Now, I think it is important to see the strengths of lecturing as a technique as well. I was very glad to see this article about someone who, while not a full proponent of lectures, still finds lectures helpful in certain ways. I really appreciate someone acknowledging both sides to the argument. I’m not sure about fully replacing current techniques with these new ideas, but rather, to use new techniques to support the classic techniques that we use.

Perhaps because I’m so focused on thinking about how to teach mathematics that I, myself, am missing that bigger picture, the holistic framework of learning.

My final thought is on the connection between video games and learning. Reading about  learning theories in video games brings reminds me of a youtube channel I stumbled upon two years ago called Extra Credits. Among other game-related topics, they created videos discussing games in education. Some topics include gamification of educationagency in education, and also include some small case studies. While their videos aren’t necessarily deep, they are an interesting watch for those who have dabbled in video games in the past.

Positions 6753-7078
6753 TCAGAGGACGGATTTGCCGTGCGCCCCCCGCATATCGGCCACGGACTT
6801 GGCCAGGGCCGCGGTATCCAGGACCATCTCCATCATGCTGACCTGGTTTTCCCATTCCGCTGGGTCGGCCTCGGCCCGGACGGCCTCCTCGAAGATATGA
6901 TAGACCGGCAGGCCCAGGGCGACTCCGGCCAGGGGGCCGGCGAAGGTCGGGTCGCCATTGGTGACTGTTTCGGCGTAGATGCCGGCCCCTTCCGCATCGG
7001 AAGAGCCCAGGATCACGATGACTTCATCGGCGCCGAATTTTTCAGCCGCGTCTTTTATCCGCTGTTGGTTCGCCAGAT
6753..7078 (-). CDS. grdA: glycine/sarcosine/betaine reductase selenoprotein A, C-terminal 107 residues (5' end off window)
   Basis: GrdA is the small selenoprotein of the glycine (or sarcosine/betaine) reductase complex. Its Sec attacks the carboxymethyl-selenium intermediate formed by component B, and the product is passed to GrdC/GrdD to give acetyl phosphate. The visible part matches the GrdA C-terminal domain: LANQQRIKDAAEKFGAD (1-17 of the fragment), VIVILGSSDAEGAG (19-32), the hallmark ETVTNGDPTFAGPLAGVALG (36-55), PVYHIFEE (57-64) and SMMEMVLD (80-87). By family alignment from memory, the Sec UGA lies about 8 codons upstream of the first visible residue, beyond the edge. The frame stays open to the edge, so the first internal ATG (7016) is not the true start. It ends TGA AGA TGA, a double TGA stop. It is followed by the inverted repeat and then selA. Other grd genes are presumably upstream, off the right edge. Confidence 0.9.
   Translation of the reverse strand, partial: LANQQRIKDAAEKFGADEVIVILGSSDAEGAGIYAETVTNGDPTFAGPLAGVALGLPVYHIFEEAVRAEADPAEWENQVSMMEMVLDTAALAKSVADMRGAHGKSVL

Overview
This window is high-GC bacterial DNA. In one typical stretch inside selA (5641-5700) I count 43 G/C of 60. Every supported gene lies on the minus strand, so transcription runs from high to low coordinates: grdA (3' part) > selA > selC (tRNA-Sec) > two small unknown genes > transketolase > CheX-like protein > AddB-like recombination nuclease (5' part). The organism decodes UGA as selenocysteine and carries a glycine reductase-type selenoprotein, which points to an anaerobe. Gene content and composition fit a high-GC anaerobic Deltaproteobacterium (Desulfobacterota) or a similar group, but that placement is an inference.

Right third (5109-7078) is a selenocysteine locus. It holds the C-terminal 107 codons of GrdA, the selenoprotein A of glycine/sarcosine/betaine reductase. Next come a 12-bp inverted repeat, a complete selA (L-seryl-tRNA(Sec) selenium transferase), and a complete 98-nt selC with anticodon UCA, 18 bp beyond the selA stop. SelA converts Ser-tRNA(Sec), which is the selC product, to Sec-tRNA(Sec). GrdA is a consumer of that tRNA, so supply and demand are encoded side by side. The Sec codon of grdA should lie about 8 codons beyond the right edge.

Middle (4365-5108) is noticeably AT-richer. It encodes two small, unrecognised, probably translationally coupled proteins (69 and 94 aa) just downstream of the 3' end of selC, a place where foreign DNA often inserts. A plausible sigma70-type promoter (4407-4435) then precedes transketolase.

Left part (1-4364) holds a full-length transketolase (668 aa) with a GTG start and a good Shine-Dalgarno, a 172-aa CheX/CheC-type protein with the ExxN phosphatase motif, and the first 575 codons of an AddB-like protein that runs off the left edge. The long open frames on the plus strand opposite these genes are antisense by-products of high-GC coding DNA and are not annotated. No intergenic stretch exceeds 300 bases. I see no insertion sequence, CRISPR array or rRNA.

5 thoughts on “Environments & Education”

  1. Thank you for your thoughtful post. I think you bring up a good point that we in GEDI have come across many times – the importance of holistic versus the importance of specific fields. I do want to say that it is also tough to not pit them against each other, however I also realize that don’t need to. I think it really depends on how bird’s eye view you want to get and how specific too. For my profession, it really matters that we take the global context into consideration and then intentionally figure out the specifics. Maybe you can try that and daydream about how that would look like in Math Education. Unfortunately, what happens is that we limit ourselves because we know we have existing structures in place and we’d rather add on instead of reinvent. In some cases both can be applicable, in others we just limit the possibilities. Hopefully as the semester goes on you’ll get some more ideas. And YES we will talk about Gamification too!